“Like elsewhere in the world, all politics are local,” Ozgur Unluhisarcikli, Ankara director of the US German Marshall Fund, told Arab News.
“Turkish foreign policy has been excessively motivated by domestic policy considerations and this case is no different,” he said.
According to Unluhisarcikli, Erdogan’s instruction to the Turkish Foreign Ministry to declare these ambassadors as “persona non grata” might appeal to his constituents and distract from domestic unrest, but it will also contribute to the international isolation of the country. Turkey at a time when the country is already under US sanctions and came close to being sanctioned by the EU last year.
Last year, the US administration sanctioned the Turkish defense industry for its purchase of the Russian-made S-400 surface-to-air missile system. This action was taken under the Countering America’s Adversaries Through Sanctions Act 2017.
âIn addition, Turkey is going through a currency crisis, which could trigger a financial crisis around 18 months before the presidential and legislative elections scheduled for June 2023,â Unluhisarcikli said.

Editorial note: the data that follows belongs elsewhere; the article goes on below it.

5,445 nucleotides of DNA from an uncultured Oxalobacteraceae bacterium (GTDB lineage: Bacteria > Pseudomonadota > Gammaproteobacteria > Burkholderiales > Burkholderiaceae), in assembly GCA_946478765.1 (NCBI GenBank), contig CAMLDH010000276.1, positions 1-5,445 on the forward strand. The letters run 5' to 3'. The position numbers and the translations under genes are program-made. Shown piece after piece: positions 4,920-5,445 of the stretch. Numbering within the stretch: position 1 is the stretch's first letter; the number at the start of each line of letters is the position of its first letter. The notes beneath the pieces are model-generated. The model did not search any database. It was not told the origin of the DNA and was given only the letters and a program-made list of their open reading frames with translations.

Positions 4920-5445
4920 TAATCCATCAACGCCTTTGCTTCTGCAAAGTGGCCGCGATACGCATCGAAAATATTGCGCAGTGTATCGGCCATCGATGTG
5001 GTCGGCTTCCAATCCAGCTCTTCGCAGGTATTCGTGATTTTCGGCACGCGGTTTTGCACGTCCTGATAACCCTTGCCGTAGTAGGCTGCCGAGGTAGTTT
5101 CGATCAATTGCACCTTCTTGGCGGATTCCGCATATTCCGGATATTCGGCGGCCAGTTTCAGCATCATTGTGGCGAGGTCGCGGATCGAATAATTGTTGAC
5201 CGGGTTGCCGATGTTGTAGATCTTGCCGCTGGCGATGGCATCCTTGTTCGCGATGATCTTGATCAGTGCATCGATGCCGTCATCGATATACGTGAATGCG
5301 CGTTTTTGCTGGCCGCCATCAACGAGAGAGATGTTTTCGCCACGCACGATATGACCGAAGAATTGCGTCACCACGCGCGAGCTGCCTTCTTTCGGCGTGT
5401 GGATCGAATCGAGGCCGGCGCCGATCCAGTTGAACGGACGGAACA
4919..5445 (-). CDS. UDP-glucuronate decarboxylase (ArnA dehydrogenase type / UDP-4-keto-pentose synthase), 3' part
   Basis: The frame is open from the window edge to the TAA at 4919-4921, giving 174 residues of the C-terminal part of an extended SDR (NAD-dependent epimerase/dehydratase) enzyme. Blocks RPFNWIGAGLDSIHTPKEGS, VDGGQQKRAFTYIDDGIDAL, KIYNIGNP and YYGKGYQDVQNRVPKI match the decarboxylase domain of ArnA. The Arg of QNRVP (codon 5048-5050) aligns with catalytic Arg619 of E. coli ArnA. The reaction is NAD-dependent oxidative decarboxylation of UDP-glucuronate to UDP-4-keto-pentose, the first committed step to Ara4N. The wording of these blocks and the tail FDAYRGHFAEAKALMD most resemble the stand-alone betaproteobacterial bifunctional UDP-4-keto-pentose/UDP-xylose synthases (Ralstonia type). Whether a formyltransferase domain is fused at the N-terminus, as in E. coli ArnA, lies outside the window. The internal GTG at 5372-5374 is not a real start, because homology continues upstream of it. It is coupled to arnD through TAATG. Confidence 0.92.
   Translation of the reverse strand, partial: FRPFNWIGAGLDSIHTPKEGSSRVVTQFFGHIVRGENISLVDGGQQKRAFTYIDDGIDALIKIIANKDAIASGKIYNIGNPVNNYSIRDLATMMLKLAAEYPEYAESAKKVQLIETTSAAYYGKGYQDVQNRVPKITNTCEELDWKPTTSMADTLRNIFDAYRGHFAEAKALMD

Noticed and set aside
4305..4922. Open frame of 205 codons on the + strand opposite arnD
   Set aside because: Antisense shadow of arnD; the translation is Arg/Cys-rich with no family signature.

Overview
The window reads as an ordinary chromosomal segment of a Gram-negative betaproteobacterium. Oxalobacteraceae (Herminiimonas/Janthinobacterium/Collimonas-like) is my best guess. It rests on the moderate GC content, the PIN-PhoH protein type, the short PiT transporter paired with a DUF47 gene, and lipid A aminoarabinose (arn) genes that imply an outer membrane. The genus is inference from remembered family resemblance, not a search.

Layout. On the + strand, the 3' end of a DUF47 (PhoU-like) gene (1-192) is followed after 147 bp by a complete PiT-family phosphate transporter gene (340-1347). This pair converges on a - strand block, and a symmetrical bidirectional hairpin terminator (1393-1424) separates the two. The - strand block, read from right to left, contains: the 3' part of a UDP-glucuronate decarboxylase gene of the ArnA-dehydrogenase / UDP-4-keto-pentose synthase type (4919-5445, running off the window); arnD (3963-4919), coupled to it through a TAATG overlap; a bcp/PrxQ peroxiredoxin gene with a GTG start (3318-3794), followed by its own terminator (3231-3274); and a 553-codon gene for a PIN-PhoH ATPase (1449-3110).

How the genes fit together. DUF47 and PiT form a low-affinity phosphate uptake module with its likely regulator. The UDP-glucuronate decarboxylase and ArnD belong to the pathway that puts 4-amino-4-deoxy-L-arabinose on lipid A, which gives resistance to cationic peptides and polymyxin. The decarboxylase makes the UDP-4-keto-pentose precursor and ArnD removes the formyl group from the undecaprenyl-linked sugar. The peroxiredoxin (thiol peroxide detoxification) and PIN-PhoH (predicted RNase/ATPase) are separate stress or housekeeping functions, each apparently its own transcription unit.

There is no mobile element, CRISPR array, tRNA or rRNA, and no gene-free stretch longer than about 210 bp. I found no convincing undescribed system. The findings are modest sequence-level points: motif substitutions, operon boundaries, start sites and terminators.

In public statements, the former Turkish ambassadors stressed that although harsh reactions can be given in diplomatic procedures, the main focus should be crisis management and resolution.
Abdurrahman Bilgic, a retired envoy who served as ambassador to Tokyo and the UK, said ambassadors to Turkey had the right to declare their country’s position on Kavala’s release, either individually or through of a joint declaration.
âIn return, the Turkish Foreign Ministry can also retaliate with a statement to show its discomfort. But in the meantime, ambassadors should not target our government and our ruling judiciary with their back-to-back social media statements, âhe told Arab News.
However, for Bilgic, declaring these diplomats “persona non grata” would not serve Turkey’s interests and could trigger retaliation.
âIf the process is managed in this way, Turkey could not only lose its right to vote in the Council of Europe, but even its membership,â he said.
Article 90 of the Turkish Constitution provides that in the event of conflict between international agreements in the field of fundamental rights and freedoms, the provisions of international agreements prevail.
âThe expulsion of ambassadors is not the way to defend national interests or to explain one’s position on a given issue. An impulsive foreign policy with an eye on domestic politics has only worsened Turkey’s isolation. This should not be made worse by thoughtless action, âtweeted Alper Coskun, former Turkish Ambassador to Azerbaijan and senior member of the Washington-based Carnegie Endowment think tank.
In the past 50 years, Turkey has declared only three diplomats – a Libyan in 1986, a Syrian in 1986 and an Iranian in 1989 – as persona non grata, while the last foreign ambassador Ankara declared persona non grata was an Iranian envoy.